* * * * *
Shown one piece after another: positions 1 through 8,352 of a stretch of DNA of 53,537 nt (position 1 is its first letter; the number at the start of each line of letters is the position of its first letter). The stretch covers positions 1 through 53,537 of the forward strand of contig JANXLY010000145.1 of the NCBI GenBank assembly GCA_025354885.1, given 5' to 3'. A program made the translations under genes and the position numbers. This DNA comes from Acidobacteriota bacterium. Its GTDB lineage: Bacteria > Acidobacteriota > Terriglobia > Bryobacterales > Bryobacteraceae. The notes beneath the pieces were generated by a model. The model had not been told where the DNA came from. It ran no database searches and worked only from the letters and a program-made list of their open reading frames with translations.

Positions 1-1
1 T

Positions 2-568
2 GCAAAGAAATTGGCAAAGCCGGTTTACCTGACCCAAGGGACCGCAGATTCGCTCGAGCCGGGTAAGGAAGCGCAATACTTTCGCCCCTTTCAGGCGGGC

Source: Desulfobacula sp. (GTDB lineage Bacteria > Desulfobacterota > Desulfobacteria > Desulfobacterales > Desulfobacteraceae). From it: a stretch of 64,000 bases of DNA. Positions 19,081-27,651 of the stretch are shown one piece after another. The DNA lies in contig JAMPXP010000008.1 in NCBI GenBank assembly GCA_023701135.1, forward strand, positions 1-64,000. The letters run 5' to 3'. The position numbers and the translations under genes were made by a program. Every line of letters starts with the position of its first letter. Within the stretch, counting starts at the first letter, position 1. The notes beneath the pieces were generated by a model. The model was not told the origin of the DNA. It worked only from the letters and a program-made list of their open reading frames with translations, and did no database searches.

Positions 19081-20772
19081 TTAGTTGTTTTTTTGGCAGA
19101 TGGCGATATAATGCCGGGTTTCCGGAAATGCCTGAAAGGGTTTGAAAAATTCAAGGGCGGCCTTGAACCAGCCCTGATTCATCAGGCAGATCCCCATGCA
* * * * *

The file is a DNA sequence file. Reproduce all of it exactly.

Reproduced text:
Shown one piece after another: positions 1 through 8,352 of a stretch of DNA of 53,537 nt (position 1 is its first letter; the number at the start of each line of letters is the position of its first letter). The stretch covers positions 1 through 53,537 of the forward strand of contig JANXLY010000145.1 of the NCBI GenBank assembly GCA_025354885.1, given 5' to 3'. A program made the translations under genes and the position numbers. This DNA comes from Acidobacteriota bacterium. Its GTDB lineage: Bacteria > Acidobacteriota > Terriglobia > Bryobacterales > Bryobacteraceae. The notes beneath the pieces were generated by a model. The model had not been told where the DNA came from. It ran no database searches and worked only from the letters and a program-made list of their open reading frames with translations.

Positions 1-1
1 T

Positions 2-568
2 GCAAAGAAATTGGCAAAGCCGGTTTACCTGACCCAAGGGACCGCAGATTCGCTCGAGCCGGGTAAGGAAGCGCAATACTTTCGCCCCTTTCAGGCGGGC

Source: Desulfobacula sp. (GTDB lineage Bacteria > Desulfobacterota > Desulfobacteria > Desulfobacterales > Desulfobacteraceae). From it: a stretch of 64,000 bases of DNA. Positions 19,081-27,651 of the stretch are shown one piece after another. The DNA lies in contig JAMPXP010000008.1 in NCBI GenBank assembly GCA_023701135.1, forward strand, positions 1-64,000. The letters run 5' to 3'. The position numbers and the translations under genes were made by a program. Every line of letters starts with the position of its first letter. Within the stretch, counting starts at the first letter, position 1. The notes beneath the pieces were generated by a model. The model was not told the origin of the DNA. It worked only from the letters and a program-made list of their open reading frames with translations, and did no database searches.

Positions 19081-20772
19081 TTAGTTGTTTTTTTGGCAGA
19101 TGGCGATATAATGCCGGGTTTCCGGAAATGCCTGAAAGGGTTTGAAAAATTCAAGGGCGGCCTTGAACCAGCCCTGATTCATCAGGCAGATCCCCATGCA